You’ve likely scrunched up your face to one of MoSS’ beats at some point. His grungy, rasping backdrops have found their way into the hands of Ghostface Killah, Raekwon, Joell Ortiz, and Sean Price; and as DJ Premier’s right hand, higher profile placements are in the cards. MoSS’ ear for the obscure and his heavy metal upbringing serve him well on his new album where he provides a uniquely discordant rock-inspired stage for an explosive Eternia.
In our interview, MoSS discusses his musical roots, the circumstances that kept him from getting credited for a placement on Only Built 4 Cuban Linx… Pt. II, and what it’s like being DJ Premier’s right hand man.
Eternia & MoSS – At Last is out now.
ML: What kind of music did you grow up on?
Moss: I don’t know how old you are, but I’m in my thirties, so I grew up probably in the early stages of hip-hop. It just so happened that my neighbor was Roxanne [Shanté]‘s cousin. So he kind of introduced me to hip-hop at the time. So he bought me Whodini’s Open Sesame album for my birthday. That was grade school days, I was dubbing stuff off the radio, and I remember that’s when Juice Crew was dropping and I think [MC] Shan was dropping and LL [Cool J] was gonna drop Radio a little after that. I grew up on that, but I was also a big rock guy. I played hockey living in Canada, so a lot of the guys I was playing hockey with, in the dressing room, we were listing to Iron Maiden, Metallica, ACDC. I’d make my own little tapes and I’d have Juice Crew, and then I’d have Metallica, and the next song after that would be a Whodini song, and then it would be Iron Maiden, and then it would be Newcleus “Jam On It.” “Jam On It” was one of my joints back in the day. I’d say, primarily that’s what I grew up on as a child. And now I’m just really open all fronts of music. I just really enjoy music.
ML: As a producer, what do you look for in an MC and specifically, what drew you to Eternia?
MoSS: Obviously, lyrics and content are important. But I think more so, I look at an MC like an instrument. For me, an MC could have the greatest lyrics and this and that, but if they don’t have a hand on the music, it’s not going to work. For someone to work with, I look for someone that’s going to sound right over my music and will be able to use their voice as an additional instrument to my music and keep the emotion that my music has. And in general, if I listen to anybody, even if I don’t work with them, that’s usually what I look for. When you listen to a song and it sounds like somebody remixed, it’s just not fitting. I like music with synergy. What drew me to Eternia was I saw her perform live. I was on tour with Masta Ace, eMC, Marco Polo and Torae and Mr. Attic. I was doing a beat show with Marco and she opened up for us in one of the cities and when I saw her perform, I saw her energy. Right away, I knew that if I did the right type of backdrop for her, that she would fit over my music. The best feedback I get is from MCs that go hard on songs or spit with a lot of emotion. I got a lot of credit for stuff I did with Ghost[face Killah] and stuff I did with Obie [Trice] and a lot of those guys are just spitting. I heard kind of a female version of that and that’s what attracted me to her.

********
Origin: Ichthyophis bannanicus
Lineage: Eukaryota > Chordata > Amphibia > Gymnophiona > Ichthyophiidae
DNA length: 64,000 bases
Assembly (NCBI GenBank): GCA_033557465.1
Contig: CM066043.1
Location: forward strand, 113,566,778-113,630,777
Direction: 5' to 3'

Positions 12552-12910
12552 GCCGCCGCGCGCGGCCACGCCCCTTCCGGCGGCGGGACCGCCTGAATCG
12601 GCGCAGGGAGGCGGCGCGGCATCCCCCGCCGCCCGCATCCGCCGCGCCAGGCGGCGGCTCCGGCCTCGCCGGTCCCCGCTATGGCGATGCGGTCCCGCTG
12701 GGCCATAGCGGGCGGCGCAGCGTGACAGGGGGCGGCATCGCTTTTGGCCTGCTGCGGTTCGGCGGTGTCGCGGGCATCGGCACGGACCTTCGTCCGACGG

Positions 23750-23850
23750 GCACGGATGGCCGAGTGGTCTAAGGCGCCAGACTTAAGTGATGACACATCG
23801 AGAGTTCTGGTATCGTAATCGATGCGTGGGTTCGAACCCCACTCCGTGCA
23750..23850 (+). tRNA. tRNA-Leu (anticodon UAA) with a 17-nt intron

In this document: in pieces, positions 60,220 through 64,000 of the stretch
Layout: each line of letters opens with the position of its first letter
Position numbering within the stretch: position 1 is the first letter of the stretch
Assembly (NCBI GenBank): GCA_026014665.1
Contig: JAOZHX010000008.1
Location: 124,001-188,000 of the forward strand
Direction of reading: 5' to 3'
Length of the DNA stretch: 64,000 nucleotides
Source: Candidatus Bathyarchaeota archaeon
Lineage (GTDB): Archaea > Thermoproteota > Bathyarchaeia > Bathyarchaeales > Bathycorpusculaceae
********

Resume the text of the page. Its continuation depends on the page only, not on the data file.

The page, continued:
ML: What do you think has been your biggest placement to date?
MoSS: Probably [Ghostface Killah's] “Kilo.” I think in general, journalists and DJs and everyone in the industry and fans in general — people respect Ghostface. I did “Have Mercy” on Only Built 4 Cuban Linx… 2 but the problem with that was I gave that beat to Raekwon back when he was on Universal like five or six years ago. And so there was confusion leading up to the album and by the time they figured out I did the music and they contacted me to do the paperwork, the artwork had already been submitted and so my name didn’t get in the credits, but I got my money and I got my publishing and all that, but I guess that placement didn’t necessarily help me. I’d say “Kilo” and the stuff I did with Obie [Trice]. Even though I didn’t get placements through Shady Records, what that did was, it introduced me to my current manager, which in turn basically got me where I am today.
ML: What does a cosign from DJ Premier mean for a producer?
MoSS: It’s interesting because now whenever I’m in New York and I’m around Premier, automatically, people want to hear my music — where before I had to pull their arm. So I think that’s obviously when Premier approaches somebody and I ask them to listen to my music, they’ll do it just out of respect for Premier which is huge. I’ve been very lucky getting some of the placements I have and I know this is going to sound really cliche, but I really got into the music industry because I just liked making music and I enjoy it. I never actually had any aspirations to be some major label big pop producer. I never thought that would be feasible. I’ve been doing it for awhile, I’m a bit older. So sometimes you sit there and you think to yourself, ‘what I am I doing?’ It’s not like I was doubting myself, but now and again you just have to look in the mirror. And when Premier came along and said some of the things he said to me and took me under his wind and befriended me the way he did — just as someone who grew up listening to him and watching Premier take off himself — it was just surreal. I don’t know how else to put it. It was just kind of surreal. Now it’s Chris to me, it’s my boy, but it’s one of those things where at the time, it just blew my mind. This is gonna sound really corny, man, but in some ways I looked at it like when it’s all said and done, in the back of my mind, I know that I’ve achieved something. When I get credit from my peers and credit from A&Rs and journalists — and I’m not taking anything away from a fan or a music enthusiast — for one reason or another, it hits home a lot more because someone who’s competing with me is telling me that they appreciate what I’m doing, so that means a lot.